Nicola Thorp, 27, began a petition after she was sent home from her temp job when she refused to wear shoes with a ‘2in to 4in heel’. The investigation - launched by the petitions committee - will look at what the problem is, what the law says and what could be done to make the law better, the government said.
The petition was started on Monday by 27-year-old Nicola Thorp, who recently spoke out about the "sexism" she said she faced in December, when she was sent home from work for refusing to wear high heels, the BBC reported.
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The view in Australia is that anti sex-discrimination legislation would protect an employee from unreasonable and selective requirements for work clothing:
"An employer can set a standard of dress in the workplace as part of a reasonable and lawful direction; for instance, requiring someone to wear high-quality business attire," Herbert Smith Freehills employment partner Tony Wood said. "But a problem arises if an employer identifies a gender-specific requirement ... so, in this situation, directing females to wear high heels would seem to be offensive to most of Australia's anti-discrimination legislation."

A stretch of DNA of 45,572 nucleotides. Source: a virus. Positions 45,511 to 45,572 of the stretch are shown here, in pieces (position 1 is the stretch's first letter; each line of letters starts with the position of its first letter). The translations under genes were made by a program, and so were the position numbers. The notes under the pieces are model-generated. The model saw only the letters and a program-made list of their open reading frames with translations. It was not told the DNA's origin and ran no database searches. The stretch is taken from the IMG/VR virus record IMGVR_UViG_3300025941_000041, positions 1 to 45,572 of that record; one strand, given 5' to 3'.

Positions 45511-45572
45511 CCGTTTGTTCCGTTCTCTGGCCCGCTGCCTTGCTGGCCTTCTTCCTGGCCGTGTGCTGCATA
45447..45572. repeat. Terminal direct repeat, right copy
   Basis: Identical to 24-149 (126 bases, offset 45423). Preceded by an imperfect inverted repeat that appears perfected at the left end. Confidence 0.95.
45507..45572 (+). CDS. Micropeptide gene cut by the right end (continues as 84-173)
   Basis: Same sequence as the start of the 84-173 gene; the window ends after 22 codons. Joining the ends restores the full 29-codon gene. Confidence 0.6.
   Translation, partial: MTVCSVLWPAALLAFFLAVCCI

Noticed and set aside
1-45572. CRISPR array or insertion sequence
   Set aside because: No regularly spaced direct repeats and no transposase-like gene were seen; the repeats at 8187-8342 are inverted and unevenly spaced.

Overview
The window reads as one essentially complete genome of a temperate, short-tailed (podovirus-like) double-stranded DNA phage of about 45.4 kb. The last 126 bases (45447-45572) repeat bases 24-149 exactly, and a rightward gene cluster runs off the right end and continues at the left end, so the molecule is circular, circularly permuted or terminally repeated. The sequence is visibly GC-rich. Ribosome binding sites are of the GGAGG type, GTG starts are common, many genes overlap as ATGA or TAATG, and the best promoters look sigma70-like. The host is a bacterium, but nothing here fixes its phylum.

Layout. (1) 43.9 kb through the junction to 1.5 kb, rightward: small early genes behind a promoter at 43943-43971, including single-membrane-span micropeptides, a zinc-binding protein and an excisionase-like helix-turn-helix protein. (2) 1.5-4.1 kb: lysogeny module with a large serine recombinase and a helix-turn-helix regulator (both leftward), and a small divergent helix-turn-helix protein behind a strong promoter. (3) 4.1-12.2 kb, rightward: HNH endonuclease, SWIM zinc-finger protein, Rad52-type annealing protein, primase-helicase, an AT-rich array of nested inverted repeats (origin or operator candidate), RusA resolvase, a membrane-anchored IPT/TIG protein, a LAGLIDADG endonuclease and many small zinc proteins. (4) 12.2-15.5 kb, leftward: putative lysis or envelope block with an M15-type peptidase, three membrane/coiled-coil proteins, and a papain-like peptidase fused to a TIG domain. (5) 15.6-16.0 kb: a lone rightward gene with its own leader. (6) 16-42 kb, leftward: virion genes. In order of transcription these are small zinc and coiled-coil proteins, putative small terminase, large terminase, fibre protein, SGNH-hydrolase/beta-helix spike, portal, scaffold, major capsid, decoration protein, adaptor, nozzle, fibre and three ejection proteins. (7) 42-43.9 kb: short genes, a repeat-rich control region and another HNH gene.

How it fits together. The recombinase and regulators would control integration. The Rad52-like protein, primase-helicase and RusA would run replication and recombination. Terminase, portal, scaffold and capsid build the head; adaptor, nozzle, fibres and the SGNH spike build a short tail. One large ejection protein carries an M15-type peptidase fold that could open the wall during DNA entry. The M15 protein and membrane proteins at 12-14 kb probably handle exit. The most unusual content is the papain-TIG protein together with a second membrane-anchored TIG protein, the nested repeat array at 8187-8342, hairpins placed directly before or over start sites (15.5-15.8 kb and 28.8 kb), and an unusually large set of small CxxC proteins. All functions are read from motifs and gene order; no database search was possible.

And it may not only be women who could claim gender discrimination over employer-dictated clothing standards. In a previous case in the United Kingdom, a male employee won the right not to have to wear a tie to work after arguing at an industrial tribunal that it amounted to discrimination. His claim was upheld because it was determined that women in his workplace were not subjected to the same rigorous dress rules.
Australia's Human Rights Commission advises employers that rules regarding workplace attire could be discriminatory if they single out certain employees for different treatment because of their background, personal characteristics or gender.